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November 1, 2016
Vol. 74
No. 3

Principal Connection / Protecting Your Team

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Safe schools attend to the emotional well-being of everyone.

School CultureLeadership
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I miss the kids' smiles, the energy in the building, and hearing a great insight while in a classroom or conference room. I even miss those myriad meetings in which we could never quite get to closure. (I led schools for 37 years, so that happened a lot.)
What I don't miss is being the person ultimately responsible for student safety. Each day, when I walked through our school's red front doors, I noted that, really, just about anyone could enter. Sure, we secured entrances and put in cameras and safety measures after the tragedy at Sandy Hook. But with safety, there are no guarantees—and I worried. Every time I returned after being out of the building, I looked for an emergency vehicle at the entrance. Early in my career as principal, a student had displayed a gun at my district's high school, and although no one was injured, the fear spread like powerful ripples across our schools.
Along with worrying, I always wondered where to draw the line on security measures so my school would be welcoming rather than feeling like an institution on the edge of danger. Physical safety isn't the only concern principals have—we also worry about emotional safety.

What Really Protects Kids—and Staff

As a school leader, I worked hard to ensure that every student felt safe and comfortable at my school. That meant embracing all kinds of learning abilities, ethnicities, and races (today we'd also affirm students' sexual and gender orientations), but it also meant knowing that students and teachers felt included as part of a team. Learning takes place when students can take risks and leave their comfort zones, confident that the folks in charge are on their side and working cohesively. Students must realize that we're all on the same team, members of a large family, not just occupants of a physically secure building.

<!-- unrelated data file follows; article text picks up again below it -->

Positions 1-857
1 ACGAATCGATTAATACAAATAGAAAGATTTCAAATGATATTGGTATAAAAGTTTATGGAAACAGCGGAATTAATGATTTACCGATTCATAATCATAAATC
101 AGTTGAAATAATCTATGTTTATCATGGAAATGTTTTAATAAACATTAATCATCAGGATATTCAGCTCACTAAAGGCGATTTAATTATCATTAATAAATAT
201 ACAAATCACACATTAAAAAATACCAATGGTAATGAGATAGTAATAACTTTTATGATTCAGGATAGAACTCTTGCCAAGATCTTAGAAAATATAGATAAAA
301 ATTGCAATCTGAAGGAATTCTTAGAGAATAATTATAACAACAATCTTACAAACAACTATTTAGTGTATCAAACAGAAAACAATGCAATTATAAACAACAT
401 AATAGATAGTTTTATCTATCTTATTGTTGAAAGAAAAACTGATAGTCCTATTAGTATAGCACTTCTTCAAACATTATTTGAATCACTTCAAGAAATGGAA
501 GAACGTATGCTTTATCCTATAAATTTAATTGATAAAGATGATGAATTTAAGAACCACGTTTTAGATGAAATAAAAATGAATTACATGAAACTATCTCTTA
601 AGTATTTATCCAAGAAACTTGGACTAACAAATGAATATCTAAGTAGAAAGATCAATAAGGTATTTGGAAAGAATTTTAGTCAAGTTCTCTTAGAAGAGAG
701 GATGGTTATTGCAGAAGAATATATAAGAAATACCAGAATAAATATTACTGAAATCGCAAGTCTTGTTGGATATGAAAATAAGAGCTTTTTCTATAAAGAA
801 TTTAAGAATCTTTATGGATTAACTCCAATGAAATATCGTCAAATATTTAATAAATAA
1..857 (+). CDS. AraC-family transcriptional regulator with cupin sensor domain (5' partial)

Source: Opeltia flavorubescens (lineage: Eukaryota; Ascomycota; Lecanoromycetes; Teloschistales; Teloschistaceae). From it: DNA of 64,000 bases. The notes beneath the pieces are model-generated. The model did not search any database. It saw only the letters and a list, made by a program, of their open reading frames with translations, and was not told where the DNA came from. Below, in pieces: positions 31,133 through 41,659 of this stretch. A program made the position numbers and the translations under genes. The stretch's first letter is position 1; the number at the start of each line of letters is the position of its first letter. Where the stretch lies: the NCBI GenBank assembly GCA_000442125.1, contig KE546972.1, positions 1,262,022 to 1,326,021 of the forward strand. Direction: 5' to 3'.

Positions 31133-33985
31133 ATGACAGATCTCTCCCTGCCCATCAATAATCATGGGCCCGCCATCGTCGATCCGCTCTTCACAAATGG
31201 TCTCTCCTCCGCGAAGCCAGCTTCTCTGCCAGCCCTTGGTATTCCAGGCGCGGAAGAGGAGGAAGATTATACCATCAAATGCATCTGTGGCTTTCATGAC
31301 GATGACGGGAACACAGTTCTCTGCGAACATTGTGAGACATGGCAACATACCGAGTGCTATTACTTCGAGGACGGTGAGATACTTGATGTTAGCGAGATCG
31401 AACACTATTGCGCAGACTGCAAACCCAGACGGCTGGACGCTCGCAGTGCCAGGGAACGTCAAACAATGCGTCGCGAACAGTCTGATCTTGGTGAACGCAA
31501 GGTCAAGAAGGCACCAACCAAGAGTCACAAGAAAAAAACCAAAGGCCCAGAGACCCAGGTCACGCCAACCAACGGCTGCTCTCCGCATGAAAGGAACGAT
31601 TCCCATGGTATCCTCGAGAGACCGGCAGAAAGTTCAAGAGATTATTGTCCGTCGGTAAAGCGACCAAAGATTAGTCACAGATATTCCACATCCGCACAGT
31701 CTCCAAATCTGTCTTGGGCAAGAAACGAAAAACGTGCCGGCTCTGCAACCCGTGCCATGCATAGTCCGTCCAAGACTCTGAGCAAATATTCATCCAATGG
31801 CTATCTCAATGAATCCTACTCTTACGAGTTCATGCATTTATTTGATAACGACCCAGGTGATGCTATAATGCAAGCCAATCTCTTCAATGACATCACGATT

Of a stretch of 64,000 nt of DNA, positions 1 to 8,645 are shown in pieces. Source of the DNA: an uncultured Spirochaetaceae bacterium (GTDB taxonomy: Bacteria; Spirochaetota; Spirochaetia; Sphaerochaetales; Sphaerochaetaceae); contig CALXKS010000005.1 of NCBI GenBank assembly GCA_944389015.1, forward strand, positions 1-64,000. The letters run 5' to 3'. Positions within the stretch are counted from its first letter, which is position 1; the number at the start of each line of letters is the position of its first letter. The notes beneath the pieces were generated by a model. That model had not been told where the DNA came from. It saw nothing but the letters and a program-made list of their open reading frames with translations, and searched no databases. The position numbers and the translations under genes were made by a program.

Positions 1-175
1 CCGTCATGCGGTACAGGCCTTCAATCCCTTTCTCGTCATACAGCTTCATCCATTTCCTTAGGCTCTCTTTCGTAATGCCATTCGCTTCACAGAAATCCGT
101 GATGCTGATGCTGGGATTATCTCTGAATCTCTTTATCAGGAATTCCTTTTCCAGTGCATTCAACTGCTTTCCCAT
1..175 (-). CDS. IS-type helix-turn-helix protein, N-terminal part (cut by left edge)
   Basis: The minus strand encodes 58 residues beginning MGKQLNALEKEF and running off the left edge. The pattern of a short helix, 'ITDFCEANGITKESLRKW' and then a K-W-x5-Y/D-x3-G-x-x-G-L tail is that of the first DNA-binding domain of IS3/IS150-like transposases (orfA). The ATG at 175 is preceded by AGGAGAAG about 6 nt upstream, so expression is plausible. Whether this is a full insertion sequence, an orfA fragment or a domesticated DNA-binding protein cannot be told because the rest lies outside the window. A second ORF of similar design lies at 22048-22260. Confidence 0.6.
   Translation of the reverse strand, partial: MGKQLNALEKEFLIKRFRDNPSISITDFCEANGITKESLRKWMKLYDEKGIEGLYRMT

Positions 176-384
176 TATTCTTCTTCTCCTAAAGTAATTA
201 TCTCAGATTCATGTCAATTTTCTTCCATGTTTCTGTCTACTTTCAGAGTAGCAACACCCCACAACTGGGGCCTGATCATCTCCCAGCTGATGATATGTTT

That's true for our staff members as well. Certainly our security measures protect these adults, and they help protect our children. But we cannot stop there. What about the emotional safety of all of our staff members? How included do they feel?
If your school were to have a crisis, your maintenance and office staff would play a crucial role in ensuring everyone's safety. But how included are they when there isn't a crisis? Are nonteaching staff members mentioned in your Welcome Back greeting and invited to beginning-of-the-year festivities? Do you celebrate their birthdays and honor their service? If lunch is provided on professional development days, do they join you? Do they eat with teachers or at separate tables?
We need to be thoughtful about these occasions because they are opportunities to bring different roles together and raise everyone's comfort level. Even small actions can show that you appreciate school staff. Often, after an early morning meeting at the local coffee shop, I'd bring in pastries for the people working in my school's office. They were almost as happy as if I were giving them a vacation day! The pastries were tasty, but what mattered was my obvious appreciation of their efforts and their feeling of being included.